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This article was originally published in the May/June 1994 issue of Home Energy Magazine. Some formatting inconsistencies may be evident in older archive content.

 

 

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Home Energy Magazine Online May/June 1994


SOFTWARE
The Wisconsin Audit System

The State of Wisconsin Weatherization Assistance Program (WAP) uses the WECC Energy Audit System, designed and developed by Wisconsin Energy Conservation Corporation for utility and government funded residential energy conservation programs. Like other computerized audit software programs, the WECC Audit helps auditors select a site-specific, cost-effective package of weatherization measures for each building. However, there is more to the WECC audit than the results of a computer run. It includes diagnostic and installation procedures for blower-door-guided air sealing, duct leakage and pressure balancing, and heating system measures.

The audit is integral to the state's entire weatherization program. For the last five years, auditors in Wisconsin have used the system to confirm their beliefs about what measures to install, to assess complicated competing measures (such as heating-system retrofits and replacements), and to judge measures that are on the border of cost-effectiveness. They use it to automatically generate a detailed work order and to weather-normalize fuel consumption records. Its companion database tracks building, client, estimated, and actual cost, and work-performed data. Wisconsin is preparing to use the database to evaluate the 1993 program.

Flexible and easily adapted to different programs, the system can be as simple or detailed as the user needs. It is user-friendly, completely menu-driven, and accurate.

The Audit System has increased the efficiency of Wisconsin's program. Its process has forced auditors to be more cognizant of the entire building structure and of how the building and mechanical systems operate. Along with increased training for auditors and installers, WECC has led to increased energy savings, compared to the previous priority list, resulting in better service and larger benefits for low-income people.

Features:

 

  • The audit is officially approved by DOE for the 60/40 waiver. It addresses one-to-four unit buildings and can be adapted for use on mobile homes.

  • The audit system evaluates shell, infiltration, heating system retrofit and replacement, domestic water heating, occupant behavior, and education measures.

  • Along with a comprehensive user manual for customizing and using the audit system, there are instructions for testing the heating system and diagnosing any distribution system problems. Infiltration and air sealing work is guided by a stand-alone, cost-effective, blower-door-guided air sealing procedure.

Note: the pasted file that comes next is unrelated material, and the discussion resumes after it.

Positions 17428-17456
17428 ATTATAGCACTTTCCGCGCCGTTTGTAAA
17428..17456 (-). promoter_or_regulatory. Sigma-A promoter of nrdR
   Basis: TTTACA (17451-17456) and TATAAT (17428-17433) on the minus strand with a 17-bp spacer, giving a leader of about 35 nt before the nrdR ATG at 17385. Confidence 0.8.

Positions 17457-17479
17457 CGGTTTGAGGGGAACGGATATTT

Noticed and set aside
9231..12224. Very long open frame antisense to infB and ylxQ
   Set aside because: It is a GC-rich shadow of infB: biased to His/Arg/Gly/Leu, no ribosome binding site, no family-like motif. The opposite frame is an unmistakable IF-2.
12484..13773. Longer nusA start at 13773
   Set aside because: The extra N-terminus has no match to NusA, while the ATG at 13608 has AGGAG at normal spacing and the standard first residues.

• The field-data collection form looks like the data-entry screens. There's no need to memorize or look up any codes. Data entry is made easy with pick-lists and range-checking.

  • The audit system's companion fuel record analysis program weather-normalizes fuel consumption data. It calculates total annual consumption, heating or cooling consumption, baseload consumption, and the reference temperature. You can also use the program to evaluate pre/post weatherization energy savings.

  • Because the audit system uses an energy use model based on actual fuel consumption records (or a default value), you collect field data only for the building components needing energy conservation measures. You don't need to do a complete building heat-loss calculation.

  • The audit system automatically estimates labor and material cost for major measures, general heat waste, and repairs based on field data entered. No hand calculations are necessary to calculate a whole house savings-to-investment ratio (SIR).

  • The audit boasts a sophisticated work order generation system. WECC's philosophy is that as long as you're entering field data for calculating costs and savings for a SIR, why not use the data to create a computerized work order. The work order uses agency specific material, homes, prices and installation rates. Each measure can be pre-programmed so that work order editing is minimized.

  • Printed separately from all of the technical results, the work order is designed for the crew/contractor and inventory person. The work order specifies materials to use, measures to do, and time estimates per measure. It also provides material amounts by material unit (for instance rolls of fiberglass rather than square feet of fiberglass). The auditor can enter detailed work descriptions, specify contractors, and change costs.

     

WECC is currently reprogramming the Lotus-based audit system (Version 3.0) into C for the state of Wisconsin. The new version will be ready in July 1994. Version 4.0 will be available to DOE-funded weatherization programs at reproduction cost. Customization, training, and support are also available.

-- Linda O'Leary

Linda O'Leary is with Wisconsin Energy Conservation Corporation in Madison.

 

 

Related Articles

Advancing the Art of PRISM Analysis (Fels, Kissock, Marean, Reynolds)
¿Como Se Dice 'Retrofitter'? (Griffin)
Computerized Energy Audits (Penn)
Confessions of an 'Addicted' Auditor (Padian)
Measuring the Performance of the National Energy Audit (Sharp)
The National Energy Audit (Harner)
New York's 'Targeted Investment Protocol System' (Gerardi and Sweeney)
Selecting an Infrared Imaging System (Snell)
Training Guide for 'Total Comfort' Professionals
Using Fuel Bills for a Targeted Investment (Padian)

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